A whiff of independence?

| 19/01/2010 | 68 Comments

Most politicians in the Cayman Islands, with the exception of Ezzard Miller, have generally refrained from offering full support to the idea of shaking off the UK’s colonial chains. However, the premier came very close on Friday to suggesting that it might not be a bad idea.

For him to come right out and say that the United Democratic Party is taking the policy position of independence very much sooner rather than later is, probably, a step too far but there can be no doubt in the mind of anyone who attended the governor’s reception on Friday evening that McKeeva Bush likes the idea of not having anyone around from ‘Her Majesty’s’ government interfering in his affairs.

During his short address at the final ‘welcome do’ for new Governor Duncan Taylor, Bush told him that the Cayman Islands had managed fine without anyone from the UK for the last two and a half months. He said he was proud to chair Cabinet with the first ever Caymanian acting governor by his side and all had gone well. Bush said that, while many believed that Caymanians were not capable of running their own affairs, the last few months had shown otherwise. “There were no fights and no wounds … all was quiet on the western front,” Bush told Taylor in a short speech that came as close as anyone ever has to telling a governor he was surplus to requirement.

In the last few months since taking office, Bush’s confidence in himself as a leader has grown and it is apparent he believes that under the new moniker of ‘premier’ (which he seems to delight in reminding us he didn’t vote for) he can run Cayman’s affairs without the help of the UK (some have even said without the help of Cabinet as well, but that’s a bit harsh), but coming right out and saying so could prove political suicide.

Despite the trappings of office, from chauffeured car, the butler/chef, the new gate house at the Bush residence, that have come with his new title and his obvious delight in his new responsibilities, Bush has still not voiced his genuine feelings about a timeline for Cayman’s independence from the mother country. Ironically, during the public consultation period to shape the 2009 Constitution, Bush persistently accused the then PPM administration of pushing an agenda of independence.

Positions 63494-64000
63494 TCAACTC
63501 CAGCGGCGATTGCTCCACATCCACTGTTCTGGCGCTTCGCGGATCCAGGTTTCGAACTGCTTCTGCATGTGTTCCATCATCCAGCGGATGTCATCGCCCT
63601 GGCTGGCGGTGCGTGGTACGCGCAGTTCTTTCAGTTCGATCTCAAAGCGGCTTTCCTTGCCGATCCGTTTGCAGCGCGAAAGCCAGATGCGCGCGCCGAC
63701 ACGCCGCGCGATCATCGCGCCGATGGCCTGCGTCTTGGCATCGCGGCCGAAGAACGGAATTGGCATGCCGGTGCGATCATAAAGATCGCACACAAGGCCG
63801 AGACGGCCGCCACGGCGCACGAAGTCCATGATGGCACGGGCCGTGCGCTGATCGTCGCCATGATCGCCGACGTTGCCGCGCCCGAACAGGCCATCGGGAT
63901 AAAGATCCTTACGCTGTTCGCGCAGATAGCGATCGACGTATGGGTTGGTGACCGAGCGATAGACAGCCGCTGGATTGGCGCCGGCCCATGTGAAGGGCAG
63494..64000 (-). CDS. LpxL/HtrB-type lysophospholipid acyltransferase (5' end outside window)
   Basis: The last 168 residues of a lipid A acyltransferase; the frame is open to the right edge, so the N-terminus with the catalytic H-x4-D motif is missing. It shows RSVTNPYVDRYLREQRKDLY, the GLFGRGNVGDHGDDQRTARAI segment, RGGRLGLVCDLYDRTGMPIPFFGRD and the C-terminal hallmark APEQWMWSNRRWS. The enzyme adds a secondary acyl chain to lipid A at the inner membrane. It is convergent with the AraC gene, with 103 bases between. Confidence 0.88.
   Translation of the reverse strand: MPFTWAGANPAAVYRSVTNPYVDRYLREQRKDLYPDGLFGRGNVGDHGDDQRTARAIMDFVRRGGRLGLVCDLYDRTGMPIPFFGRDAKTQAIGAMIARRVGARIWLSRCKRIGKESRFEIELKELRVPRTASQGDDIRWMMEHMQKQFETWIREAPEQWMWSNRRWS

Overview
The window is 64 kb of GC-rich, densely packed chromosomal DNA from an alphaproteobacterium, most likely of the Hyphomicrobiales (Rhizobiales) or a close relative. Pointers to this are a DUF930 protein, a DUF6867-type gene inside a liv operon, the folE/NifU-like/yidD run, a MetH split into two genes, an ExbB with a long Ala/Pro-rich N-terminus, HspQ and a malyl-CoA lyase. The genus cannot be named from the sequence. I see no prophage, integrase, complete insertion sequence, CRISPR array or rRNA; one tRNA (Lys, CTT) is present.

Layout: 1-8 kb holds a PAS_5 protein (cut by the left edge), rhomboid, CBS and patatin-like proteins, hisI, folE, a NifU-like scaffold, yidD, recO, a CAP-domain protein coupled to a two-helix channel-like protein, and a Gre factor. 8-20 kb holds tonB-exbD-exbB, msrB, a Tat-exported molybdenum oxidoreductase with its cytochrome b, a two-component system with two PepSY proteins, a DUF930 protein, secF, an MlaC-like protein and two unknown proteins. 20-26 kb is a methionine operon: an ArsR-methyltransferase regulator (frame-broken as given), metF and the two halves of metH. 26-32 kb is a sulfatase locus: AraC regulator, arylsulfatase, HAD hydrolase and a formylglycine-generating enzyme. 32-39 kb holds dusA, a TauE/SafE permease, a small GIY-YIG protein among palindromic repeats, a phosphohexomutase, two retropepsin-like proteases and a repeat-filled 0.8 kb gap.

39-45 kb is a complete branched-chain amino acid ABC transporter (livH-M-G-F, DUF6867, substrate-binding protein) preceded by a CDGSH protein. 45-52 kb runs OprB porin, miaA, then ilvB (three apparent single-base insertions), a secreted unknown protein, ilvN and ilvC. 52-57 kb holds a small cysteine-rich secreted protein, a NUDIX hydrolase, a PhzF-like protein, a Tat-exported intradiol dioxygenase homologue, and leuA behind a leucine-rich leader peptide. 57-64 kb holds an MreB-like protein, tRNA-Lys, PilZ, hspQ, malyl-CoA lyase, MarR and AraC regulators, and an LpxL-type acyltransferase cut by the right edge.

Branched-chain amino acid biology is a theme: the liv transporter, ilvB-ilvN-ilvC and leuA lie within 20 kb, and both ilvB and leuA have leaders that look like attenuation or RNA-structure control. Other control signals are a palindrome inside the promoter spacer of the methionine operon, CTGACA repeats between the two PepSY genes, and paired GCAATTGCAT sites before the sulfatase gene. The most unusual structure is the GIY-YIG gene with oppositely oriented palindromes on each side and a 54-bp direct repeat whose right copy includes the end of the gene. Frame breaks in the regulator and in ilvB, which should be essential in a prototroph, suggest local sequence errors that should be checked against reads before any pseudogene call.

Despite his own feelings, Bush is politically astute enough to know it can be very dangerous ground to voice an all out desire to go it alone. However, it could well be that Bush could have been ‘crowned king’ at a time when he may be able to take that political risk and enough of the people could back him.

In the final days of the previous governor (who has arguably gone down in history as one of the Cayman Islands’ most unpopular), the debate about independence was given what can only be described as a vigorous airing. There was certainly more vocal support for the idea than ever before, and while the Caymanians didn’t exactly take to the streets, those who believe it is time began to raise their voices. Whether this was down to Stuart Jack’s style of governing (not to mention Operation Tempura), combined with the global economic crisis and the surge of negative attention on offshore financial jurisdictions that resulted, or whether it was a genuine feeling that perhaps it was just time, it is clear the debate is no longer taboo. People have also seen and recently experienced what can very reasonably be described as very unreasonable behaviour from the UK.

Bush may not be prepared to declare his hand just yet, but it is quite apparent that he believes he is ready to govern alone and that the UK is becoming far more of a liability than a help. Very few people in Cayman today believe in maintaining the colonial relationship with the UK because it so great to be British, or for any love for queen and empire, but because the Union Jack on the corner of the Cayman flag is perceived to bestow a label of stability and, of course, ‘good governance’ to reassure the international investors and multinational conglomerates that have created Cayman’s wealth that their cash will be safe here.